“I don’t like the idea of giving that away for (a seasonal business),” Schecklman said. “You are really limiting the potential of another business coming in ... You certainly won’t be able to attract anyone if you have no liquor license.”

Hanson already has a license to sell beer and wine, but the liquor license would also allow her to sell harder alcoholic beverages.

Wachsmuth said issuance of a license is permanent, unless a holder violates some provisions of city ordinances.

If Hanson was given the license, Wachsmuth said, “She automatically owns it as long as she renews it. You can’t just deny it the next year because you decide you want it back.”

Council member Tracy Nelson said she agreed with the mayor.

“I just think we’re tying up a license that could potentially bring a new business to town,” she said.

The Council voted 3-1 to deny the application, with Nelson, Ryan Ashbeck and Chuck Susa voting against it. Doug Schlough voted against denial.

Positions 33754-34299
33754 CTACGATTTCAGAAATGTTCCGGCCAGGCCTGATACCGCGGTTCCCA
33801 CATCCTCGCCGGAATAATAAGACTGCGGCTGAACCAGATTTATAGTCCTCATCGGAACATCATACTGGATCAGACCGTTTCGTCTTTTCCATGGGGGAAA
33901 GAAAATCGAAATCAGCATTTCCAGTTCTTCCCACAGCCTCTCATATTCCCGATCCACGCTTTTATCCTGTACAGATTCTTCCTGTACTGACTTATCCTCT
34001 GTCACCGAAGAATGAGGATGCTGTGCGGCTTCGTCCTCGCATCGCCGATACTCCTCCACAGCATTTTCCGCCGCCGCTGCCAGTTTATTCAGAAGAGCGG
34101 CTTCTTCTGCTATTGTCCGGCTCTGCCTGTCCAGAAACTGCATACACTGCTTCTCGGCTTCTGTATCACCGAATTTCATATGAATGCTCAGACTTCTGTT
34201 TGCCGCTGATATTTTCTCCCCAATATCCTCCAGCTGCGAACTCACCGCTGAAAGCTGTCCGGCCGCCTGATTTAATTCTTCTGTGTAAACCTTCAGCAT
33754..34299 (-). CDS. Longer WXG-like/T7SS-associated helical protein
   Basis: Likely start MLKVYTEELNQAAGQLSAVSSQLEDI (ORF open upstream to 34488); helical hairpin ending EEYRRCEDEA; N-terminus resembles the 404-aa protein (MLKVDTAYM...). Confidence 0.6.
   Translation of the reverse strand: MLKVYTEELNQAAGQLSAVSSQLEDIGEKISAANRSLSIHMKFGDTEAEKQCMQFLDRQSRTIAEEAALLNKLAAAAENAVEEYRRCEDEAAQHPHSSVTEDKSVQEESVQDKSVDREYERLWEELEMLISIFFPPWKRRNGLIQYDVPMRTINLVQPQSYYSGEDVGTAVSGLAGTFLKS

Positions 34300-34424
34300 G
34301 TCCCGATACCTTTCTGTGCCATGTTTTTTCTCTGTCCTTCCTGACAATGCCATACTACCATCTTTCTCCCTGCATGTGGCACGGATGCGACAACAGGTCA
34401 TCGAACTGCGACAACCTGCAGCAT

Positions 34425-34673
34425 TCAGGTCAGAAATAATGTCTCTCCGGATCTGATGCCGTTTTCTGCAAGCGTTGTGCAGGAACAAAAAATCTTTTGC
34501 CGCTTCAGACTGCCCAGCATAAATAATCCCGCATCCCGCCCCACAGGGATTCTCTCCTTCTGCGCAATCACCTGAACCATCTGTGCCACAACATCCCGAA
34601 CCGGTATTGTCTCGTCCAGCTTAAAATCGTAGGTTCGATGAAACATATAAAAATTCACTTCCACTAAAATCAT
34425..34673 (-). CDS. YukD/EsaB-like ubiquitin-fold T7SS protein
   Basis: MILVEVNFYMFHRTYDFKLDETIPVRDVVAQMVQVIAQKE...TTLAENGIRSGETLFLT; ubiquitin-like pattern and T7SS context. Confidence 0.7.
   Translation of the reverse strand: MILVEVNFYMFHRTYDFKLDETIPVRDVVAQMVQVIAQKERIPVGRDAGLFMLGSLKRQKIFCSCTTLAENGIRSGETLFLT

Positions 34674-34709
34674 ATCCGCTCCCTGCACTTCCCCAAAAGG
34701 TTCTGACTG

The Council also engaged in discussion regarding how the city will handle future public health risks related to the coronavirus. The city learned recently that one of its employees may have been exposed to someone who tested positive for the virus, and Schecklman said the “potential scare” warrants a discussion of city policies.

“We’re in the clear for now but that’s probably a good warning for us, or a learning experience,” he said.

Schecklman said the city should have a means of protecting employees from each other, as well as from the public. In the recent case, even though it turns out the employee was not exposed, had they been it could’ve been spread to everyone on the small city staff.